Text by Kevin Matthews // Illustrations by Vivian Shih
To anyone who would listen to her after her baby was born, one woman complained that she could not breathe and felt as though her heart would burst. “You’re having a panic attack,” hospital staffers repeatedly told her. At home after being discharged, she felt the same way. She needed air. Was anyone going to help?
“It takes her general practitioner, who has known her for years, saying, ‘You really don’t look well,’ doing an EKG, and saying, ‘Your heart isn’t acting normal,’ and referring her to a cardiologist, who diagnoses her with a pregnancy-triggered heart condition, a potentially deadly heart condition which, again, the OBs and the nurses in the hospital had completely brushed off as a new mom having panic attacks,” said Adina Nack, a Cal Lutheran professor of sociology who is collaborating on a research study about traumatic experiences in childbirth.
In all, researchers at Cal Lutheran and Stanford University have interviewed more than 60 mothers, spouses, family members, delivery doctors and nurses, doulas, physical therapists and other medical and psychological specialists. They aim to understand complications in pregnancy and childbirth from all of these vantage points, and ultimately to improve health outcomes for mothers through better education, screening and treatment.
The three principal investigators on the study are up to that challenging task. Jamie Banker, a Cal Lutheran marriage and family therapist who has trained medical residents, has expertise in postpartum depression and family mental health. Stanford School of Medicine sociologist Christine Morton researches maternal safety and develops quality improvement toolkits for maternity doctors, nurses and midwives in her role at Stanford’s California Maternal Quality Care Collaborative. And Nack has spent her career trying to understand the stigma attached to many sexual and reproductive health issues.
As Morton observed early on in the project, scholars have pretty good data on deaths of mothers and infants in childbirth. But there are no similarly reliable numbers on “maternal morbidities,” the complications and injuries that women suffer during labor and delivery, which may be life-threatening and which often have lasting effects. Severe hemorrhage, preeclampsia, pelvic floor damage and fistulas are some examples, among more than a dozen adverse obstetric events that, as a rule, no one’s expecting.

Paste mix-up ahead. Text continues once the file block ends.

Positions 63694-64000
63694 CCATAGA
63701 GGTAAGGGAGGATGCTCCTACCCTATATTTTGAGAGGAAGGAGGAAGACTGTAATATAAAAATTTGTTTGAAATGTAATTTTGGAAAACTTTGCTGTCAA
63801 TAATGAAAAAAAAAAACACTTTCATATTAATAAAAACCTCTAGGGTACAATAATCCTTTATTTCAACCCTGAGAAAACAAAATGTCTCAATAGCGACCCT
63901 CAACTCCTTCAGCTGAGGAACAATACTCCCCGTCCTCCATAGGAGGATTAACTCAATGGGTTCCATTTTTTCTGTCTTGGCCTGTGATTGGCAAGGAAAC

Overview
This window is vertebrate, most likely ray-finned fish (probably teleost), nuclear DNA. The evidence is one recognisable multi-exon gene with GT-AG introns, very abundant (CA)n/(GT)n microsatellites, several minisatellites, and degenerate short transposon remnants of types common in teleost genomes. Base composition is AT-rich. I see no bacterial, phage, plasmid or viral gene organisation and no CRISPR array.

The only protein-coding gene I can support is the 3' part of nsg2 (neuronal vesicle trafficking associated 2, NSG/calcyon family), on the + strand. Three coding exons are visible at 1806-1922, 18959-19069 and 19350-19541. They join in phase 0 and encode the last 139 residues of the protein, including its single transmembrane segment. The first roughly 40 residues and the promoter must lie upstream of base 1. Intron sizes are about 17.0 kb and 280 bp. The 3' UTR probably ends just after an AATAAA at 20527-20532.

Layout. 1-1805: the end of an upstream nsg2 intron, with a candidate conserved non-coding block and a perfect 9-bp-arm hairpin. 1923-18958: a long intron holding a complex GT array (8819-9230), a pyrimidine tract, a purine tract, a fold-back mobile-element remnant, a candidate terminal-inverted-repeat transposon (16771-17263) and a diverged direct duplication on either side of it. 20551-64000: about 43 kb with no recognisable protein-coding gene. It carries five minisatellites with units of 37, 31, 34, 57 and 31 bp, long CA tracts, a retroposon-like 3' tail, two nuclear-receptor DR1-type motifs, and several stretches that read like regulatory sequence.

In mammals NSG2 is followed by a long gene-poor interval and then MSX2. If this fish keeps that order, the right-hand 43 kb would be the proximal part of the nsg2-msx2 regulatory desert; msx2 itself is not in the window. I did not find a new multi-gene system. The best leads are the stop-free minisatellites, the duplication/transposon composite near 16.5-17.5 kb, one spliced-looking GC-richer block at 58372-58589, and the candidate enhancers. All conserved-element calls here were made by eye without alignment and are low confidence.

The best estimates suggest that for every death in childbirth, about 50 women in the United States have close brushes with death and 100 suffer severe adverse events. That translates to 70,000 severe cases each year in this country.
Precise figures are hard to come by partly because maternal morbidities often go undiagnosed until long after the women are discharged from the hospital. These injuries and illnesses are rarely connected to childbirth medical records, the primary sources for maternal health data. And for reasons the research team has not resolved, delivery doctors hardly ever refer mothers to specialists for treatment of childbearing injuries or psychological symptoms likely caused by physical birth traumas. (“If you know a patient has almost died,” asks Nack, “how could you not think that their mental health would also need to be cared for?”)
Regardless of educational level, women report that they did not see the complications coming. They didn’t know they could end up with long-term bladder control problems, chronic sexual dysfunction, increased risk for heart disease, or infertility. No one had told them. In many cases, no one advised them to seek treatment where appropriate. Problems ranging from urinary incontinence to organ prolapse can manifest years and decades later, long after the time for effective treatments has passed.
In a disturbing pattern revealed by the study, medical professionals respond dismissively to mothers’ complaints. “That sounds like a normal amount of bleeding to me,” one woman is told over the phone. Another seeks medical care for postpartum incontinence and hears for the first time in her life that a woman cannot expect to look and feel the same again after a vaginal delivery.